The way the law is written the president can declassify anything they want, without asking anyone. A president could declassify everything the government knows and it wouldn’t be illegal.

But that doesn’t mean that congress and defense hawks wouldn’t be frothing mad about it.

Anonymous Coward says:

Re: Re: Re:2 Brace for it

A better way to phrase it.

Regardless of whether if be

4 more or less than 4000….

Does it matter if they died under questionable circumstances, regardless of numbers?

More people have died in car accidents per year than we have lost per year in any wars we have fought since Desert Storm. But I bet you will say that the 100 dying in a war are > then the 100,000 dead in auto accidents.

Perspective is a bitch, mind yours.

Anonymous Coward says:

Re: Re: Re:4 Brace for it

I think I cleared the entire gamut with what I already said.

But to be more concise.

You are drinking the same kool-aid the people you hate were drinking when Bush was in.

That is your perspective… “mine can do no wrong but yours are evil incarnate” Get it now?

Baron von Robber says:

Re: Re: Re:3 Brace for it

Get your kool-aid tested. I didn’t vote for him 2nd time around. I abstained, you twit.

I’m just not getting excited over 4 dead over a lie about who attacked them when there are 4000+ dead, over a lie(s) that profited the VP at the time.

The first is shameful. We should protect our ambassadors better than that especially in hostile territories.

But to do nothing about the latter and go batshit over the former is a sign of too much kool-aid.

Anonymous Coward says:

Re: Re: Re: Brace for it

Not only that, the President and his administration concocted a lie as a cover up, told that to the American people and the international community (the UN). Then lied about the lie. But it seems his supporters don’t care about people being killed or about being lied to.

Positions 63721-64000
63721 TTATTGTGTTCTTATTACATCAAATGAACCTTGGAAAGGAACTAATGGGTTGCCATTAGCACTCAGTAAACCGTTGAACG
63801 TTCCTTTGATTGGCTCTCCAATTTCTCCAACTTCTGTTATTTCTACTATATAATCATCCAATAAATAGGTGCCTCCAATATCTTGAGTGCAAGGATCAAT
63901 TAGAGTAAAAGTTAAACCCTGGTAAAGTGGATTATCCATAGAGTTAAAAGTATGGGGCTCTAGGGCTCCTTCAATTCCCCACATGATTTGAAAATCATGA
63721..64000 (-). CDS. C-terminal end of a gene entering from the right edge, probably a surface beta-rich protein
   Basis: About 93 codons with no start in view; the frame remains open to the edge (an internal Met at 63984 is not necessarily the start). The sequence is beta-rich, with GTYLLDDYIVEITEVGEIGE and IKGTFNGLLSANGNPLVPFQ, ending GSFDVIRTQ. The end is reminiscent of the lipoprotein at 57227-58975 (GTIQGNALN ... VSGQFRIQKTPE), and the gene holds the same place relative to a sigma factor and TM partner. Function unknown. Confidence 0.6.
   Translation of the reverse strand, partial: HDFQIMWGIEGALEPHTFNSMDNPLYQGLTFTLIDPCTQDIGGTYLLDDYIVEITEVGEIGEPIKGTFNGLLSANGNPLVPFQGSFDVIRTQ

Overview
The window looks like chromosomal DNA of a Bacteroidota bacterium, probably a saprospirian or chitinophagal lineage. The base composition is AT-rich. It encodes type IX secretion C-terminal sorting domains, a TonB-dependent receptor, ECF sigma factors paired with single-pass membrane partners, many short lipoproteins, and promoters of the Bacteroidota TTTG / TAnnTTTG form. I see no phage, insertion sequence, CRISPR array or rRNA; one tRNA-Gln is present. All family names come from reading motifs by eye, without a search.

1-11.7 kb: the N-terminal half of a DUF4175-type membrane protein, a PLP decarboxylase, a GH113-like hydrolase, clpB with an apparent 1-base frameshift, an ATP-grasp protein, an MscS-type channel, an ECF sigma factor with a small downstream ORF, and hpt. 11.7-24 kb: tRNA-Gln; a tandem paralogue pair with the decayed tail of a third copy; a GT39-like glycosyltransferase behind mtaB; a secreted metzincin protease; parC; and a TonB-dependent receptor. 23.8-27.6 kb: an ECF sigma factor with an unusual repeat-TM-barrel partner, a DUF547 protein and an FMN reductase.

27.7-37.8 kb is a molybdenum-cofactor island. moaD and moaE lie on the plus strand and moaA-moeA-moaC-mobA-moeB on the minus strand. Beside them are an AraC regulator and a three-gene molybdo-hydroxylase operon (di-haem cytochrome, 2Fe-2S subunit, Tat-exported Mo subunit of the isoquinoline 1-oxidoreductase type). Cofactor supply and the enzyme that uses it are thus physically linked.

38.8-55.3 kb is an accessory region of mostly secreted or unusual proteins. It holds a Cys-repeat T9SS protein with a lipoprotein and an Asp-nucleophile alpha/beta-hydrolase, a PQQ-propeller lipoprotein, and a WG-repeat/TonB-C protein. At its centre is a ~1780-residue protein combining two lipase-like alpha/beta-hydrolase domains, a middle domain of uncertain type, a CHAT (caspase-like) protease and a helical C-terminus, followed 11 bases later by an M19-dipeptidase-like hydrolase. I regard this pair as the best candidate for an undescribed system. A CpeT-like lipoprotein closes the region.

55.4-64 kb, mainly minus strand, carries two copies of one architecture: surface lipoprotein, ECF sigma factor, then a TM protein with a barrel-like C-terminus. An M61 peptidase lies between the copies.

Anonymous Coward says:

Re: Re: Brace for it

If president Obama “himself” declassifies an operative cover while they are in the field then no he cannot do it.

It would still technically be illegal as nothing other than “Treason”.

But the real question, do you even thing the Democratic Party would even think of doing this to one of their own? Obama could lead a foreign Army across our border and they would just call everyone that disagreed with it/him a racist.

get2djnow says:

Re: Re: Re:2 Brace for it

You’re a moron. GWB outed no one. Richard Armitage, a Libtard who weaseled his way into the Bush Administration, outed her. Scooter Libby was convicted of lying to an FBI agent and obstruction of justice during the witch hunt that you Leftards sanctioned. Never, did anyone suspect GWB of outing Wilson’s wife.

Baro says:

Re: Re: Re: Brace for it

The Plame affair (also known as the CIA leak scandal and Plamegate) was a political scandal that revolved around journalist Robert Novak’s public identification of Valerie Plame as a covert Central Intelligence Agency officer in 2003. [1][2][3]